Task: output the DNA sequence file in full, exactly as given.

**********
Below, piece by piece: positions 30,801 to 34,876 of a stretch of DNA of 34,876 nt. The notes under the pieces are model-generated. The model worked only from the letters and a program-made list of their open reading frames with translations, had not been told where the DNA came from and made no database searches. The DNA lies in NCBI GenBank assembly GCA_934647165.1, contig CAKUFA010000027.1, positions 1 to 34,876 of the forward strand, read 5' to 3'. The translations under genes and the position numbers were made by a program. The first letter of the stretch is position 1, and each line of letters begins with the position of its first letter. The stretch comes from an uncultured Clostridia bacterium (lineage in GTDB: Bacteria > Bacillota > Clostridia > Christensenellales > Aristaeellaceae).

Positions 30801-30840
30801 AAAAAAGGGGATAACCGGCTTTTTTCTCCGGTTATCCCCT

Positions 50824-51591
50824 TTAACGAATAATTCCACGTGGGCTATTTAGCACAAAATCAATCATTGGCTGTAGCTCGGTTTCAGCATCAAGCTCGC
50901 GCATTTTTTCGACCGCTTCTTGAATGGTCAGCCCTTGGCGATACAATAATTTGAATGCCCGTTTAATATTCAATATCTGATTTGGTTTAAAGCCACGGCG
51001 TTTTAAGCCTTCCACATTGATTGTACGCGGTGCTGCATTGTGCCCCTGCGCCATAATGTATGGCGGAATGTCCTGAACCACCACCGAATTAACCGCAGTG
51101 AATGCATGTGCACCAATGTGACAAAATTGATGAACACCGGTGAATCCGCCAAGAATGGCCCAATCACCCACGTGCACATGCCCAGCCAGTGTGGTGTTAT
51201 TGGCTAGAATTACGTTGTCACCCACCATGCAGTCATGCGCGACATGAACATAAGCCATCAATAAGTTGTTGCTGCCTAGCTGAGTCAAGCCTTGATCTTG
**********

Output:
Below, piece by piece: positions 30,801 to 34,876 of a stretch of DNA of 34,876 nt. The notes under the pieces are model-generated. The model worked only from the letters and a program-made list of their open reading frames with translations, had not been told where the DNA came from and made no database searches. The DNA lies in NCBI GenBank assembly GCA_934647165.1, contig CAKUFA010000027.1, positions 1 to 34,876 of the forward strand, read 5' to 3'. The translations under genes and the position numbers were made by a program. The first letter of the stretch is position 1, and each line of letters begins with the position of its first letter. The stretch comes from an uncultured Clostridia bacterium (lineage in GTDB: Bacteria > Bacillota > Clostridia > Christensenellales > Aristaeellaceae).

Positions 30801-30840
30801 AAAAAAGGGGATAACCGGCTTTTTTCTCCGGTTATCCCCT

Positions 50824-51591
50824 TTAACGAATAATTCCACGTGGGCTATTTAGCACAAAATCAATCATTGGCTGTAGCTCGGTTTCAGCATCAAGCTCGC
50901 GCATTTTTTCGACCGCTTCTTGAATGGTCAGCCCTTGGCGATACAATAATTTGAATGCCCGTTTAATATTCAATATCTGATTTGGTTTAAAGCCACGGCG
51001 TTTTAAGCCTTCCACATTGATTGTACGCGGTGCTGCATTGTGCCCCTGCGCCATAATGTATGGCGGAATGTCCTGAACCACCACCGAATTAACCGCAGTG
51101 AATGCATGTGCACCAATGTGACAAAATTGATGAACACCGGTGAATCCGCCAAGAATGGCCCAATCACCCACGTGCACATGCCCAGCCAGTGTGGTGTTAT
51201 TGGCTAGAATTACGTTGTCACCCACCATGCAGTCATGCGCGACATGAACATAAGCCATCAATAAGTTGTTGCTGCCTAGCTGAGTCAAGCCTTGATCTTG